A self-proclaimed ”death penalty agnostic,” Turow had to cross-examine his conscience when he served on a commission charged with reforming Illinois’ capital punishment system. Without a word of sermonizing, he delves beyond arguments about erroneous verdicts and the sanctity of human life to answer questions like, How does retribution differ from revenge? What are the costs of executing criminals versus locking them up for life? What kind of lives do unrepentant psychopaths lead in prison? What happens when they are released? What is owed to families of murder victims? Turow’s talents as a novelist – for telling a complex story with vivid characters, compassion, and humor – make this book unforgettably illuminating. I find myself contemplating crucial contradictions within our patriotic ideals about ”liberty and justice for all.” In a way, the very philosophy that empowers us as individuals has also deceived us about the capacity of the law to heal our deepest wounds.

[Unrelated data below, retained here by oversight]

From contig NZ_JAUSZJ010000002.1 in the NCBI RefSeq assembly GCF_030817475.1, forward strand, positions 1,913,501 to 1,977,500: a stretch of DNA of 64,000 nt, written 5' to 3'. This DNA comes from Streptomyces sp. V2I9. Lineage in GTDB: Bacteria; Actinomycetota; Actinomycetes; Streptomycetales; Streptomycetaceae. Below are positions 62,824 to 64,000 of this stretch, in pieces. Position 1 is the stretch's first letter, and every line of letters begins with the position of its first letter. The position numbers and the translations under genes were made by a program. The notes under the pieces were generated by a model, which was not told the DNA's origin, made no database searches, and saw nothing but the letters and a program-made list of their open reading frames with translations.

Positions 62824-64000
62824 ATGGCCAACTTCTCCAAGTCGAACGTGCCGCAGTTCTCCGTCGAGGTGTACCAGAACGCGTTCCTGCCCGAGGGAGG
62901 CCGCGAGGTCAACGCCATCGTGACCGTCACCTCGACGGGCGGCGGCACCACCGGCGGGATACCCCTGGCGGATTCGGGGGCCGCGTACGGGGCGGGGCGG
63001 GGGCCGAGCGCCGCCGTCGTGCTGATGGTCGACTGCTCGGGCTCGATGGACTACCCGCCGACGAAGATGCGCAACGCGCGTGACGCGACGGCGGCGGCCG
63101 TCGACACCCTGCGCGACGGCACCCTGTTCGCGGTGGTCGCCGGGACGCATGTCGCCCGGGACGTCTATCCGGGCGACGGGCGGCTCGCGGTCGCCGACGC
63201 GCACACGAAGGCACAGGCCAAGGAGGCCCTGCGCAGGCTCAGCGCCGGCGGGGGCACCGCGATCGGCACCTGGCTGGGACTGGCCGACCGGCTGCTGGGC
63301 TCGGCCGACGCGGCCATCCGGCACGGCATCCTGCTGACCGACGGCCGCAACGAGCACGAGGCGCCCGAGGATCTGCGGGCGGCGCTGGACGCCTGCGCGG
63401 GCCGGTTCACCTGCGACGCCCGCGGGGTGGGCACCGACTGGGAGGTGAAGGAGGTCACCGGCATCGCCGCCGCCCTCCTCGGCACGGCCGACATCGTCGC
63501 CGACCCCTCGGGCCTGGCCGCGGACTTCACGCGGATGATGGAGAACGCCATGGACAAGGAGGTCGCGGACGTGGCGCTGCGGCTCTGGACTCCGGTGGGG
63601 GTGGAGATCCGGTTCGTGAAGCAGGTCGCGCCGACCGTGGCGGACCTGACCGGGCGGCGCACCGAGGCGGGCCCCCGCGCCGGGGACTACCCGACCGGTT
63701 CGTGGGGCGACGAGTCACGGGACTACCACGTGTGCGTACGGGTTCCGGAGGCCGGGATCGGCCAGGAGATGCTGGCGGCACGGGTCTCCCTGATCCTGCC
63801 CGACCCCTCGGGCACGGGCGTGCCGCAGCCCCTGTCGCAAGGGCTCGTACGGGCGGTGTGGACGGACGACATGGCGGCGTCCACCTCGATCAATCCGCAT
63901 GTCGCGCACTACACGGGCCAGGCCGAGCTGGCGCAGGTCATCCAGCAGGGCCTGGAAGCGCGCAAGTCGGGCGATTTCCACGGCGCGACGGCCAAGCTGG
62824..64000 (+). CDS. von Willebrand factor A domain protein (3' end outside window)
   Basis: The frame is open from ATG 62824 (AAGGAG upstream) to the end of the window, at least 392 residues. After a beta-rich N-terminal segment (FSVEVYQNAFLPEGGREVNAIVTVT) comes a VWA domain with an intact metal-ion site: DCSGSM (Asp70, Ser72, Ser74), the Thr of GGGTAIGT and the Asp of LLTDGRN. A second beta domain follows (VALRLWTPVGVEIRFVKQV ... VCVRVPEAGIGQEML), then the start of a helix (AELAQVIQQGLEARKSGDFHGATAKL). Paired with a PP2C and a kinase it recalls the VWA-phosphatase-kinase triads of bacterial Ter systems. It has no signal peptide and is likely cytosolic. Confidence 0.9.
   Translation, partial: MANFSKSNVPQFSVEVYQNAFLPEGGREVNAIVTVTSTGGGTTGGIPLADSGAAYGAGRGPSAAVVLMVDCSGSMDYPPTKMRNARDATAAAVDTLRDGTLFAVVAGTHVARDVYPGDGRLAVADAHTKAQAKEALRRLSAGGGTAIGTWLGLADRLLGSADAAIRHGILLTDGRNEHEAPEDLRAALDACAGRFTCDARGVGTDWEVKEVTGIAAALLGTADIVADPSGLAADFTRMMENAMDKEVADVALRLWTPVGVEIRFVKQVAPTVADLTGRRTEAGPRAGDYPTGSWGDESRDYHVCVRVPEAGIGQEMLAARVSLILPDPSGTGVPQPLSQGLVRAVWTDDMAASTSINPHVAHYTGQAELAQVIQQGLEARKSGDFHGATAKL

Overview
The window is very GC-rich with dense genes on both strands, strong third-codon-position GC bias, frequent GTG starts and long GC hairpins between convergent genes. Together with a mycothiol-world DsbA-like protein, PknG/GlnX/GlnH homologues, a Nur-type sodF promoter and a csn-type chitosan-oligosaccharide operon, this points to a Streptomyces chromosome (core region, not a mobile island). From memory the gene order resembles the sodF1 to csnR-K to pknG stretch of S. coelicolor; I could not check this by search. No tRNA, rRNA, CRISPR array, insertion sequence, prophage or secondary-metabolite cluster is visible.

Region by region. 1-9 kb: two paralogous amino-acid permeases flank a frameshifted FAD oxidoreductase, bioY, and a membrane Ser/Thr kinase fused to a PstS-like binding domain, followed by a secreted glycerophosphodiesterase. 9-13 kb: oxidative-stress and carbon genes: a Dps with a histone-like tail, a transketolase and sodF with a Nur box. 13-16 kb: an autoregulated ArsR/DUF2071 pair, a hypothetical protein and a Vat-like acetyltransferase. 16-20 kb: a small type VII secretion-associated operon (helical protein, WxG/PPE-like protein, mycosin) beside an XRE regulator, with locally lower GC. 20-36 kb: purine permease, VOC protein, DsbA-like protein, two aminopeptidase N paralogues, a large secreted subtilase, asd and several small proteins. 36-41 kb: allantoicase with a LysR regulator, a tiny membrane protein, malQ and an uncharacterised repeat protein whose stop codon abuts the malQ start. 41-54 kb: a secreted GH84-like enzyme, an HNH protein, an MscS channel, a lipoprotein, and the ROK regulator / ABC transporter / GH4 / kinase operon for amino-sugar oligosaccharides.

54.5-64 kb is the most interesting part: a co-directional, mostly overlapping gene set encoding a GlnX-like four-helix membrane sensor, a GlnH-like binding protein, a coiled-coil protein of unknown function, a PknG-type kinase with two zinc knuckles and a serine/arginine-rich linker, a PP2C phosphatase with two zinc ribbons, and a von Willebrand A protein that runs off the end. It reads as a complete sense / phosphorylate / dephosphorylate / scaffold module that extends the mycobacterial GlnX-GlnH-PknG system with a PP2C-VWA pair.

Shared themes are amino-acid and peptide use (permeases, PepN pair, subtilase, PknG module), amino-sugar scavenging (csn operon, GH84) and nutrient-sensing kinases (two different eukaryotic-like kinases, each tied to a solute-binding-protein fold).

Posted April 16 2004 — 12:00 AM EDT
- 'Hannibal' music supervisor on working with Siouxsie Sioux for the finale's song
- Hugh Dancy explains that shocking 'Hannibal' series finale
- Ansel Elgort remembers former classmate after his death
- New 'Downton Abbey' trailer previews final season
- 'Les Miserables' actor dies at 21
- Jackson family remembers Michael Jackson on his birthday
- Amal Clooney says Egyptian Al-Jazeera conviction 'sends a dangerous message'
- 'American Horror Story: Hotel' First Look: 11 EW exclusive photos
- 17 photos of people you forgot hung out at the VMAs
- 24 Movies With Great Opening Scenes
- 'Survivor: Cambodia—Second Chance' Cast Photos Revealed!
- Where is the cast of 'Can't Hardly Wait' now?
- Demi Lovato, Nicki Minaj, Bill Murray, Bruce Willis and More!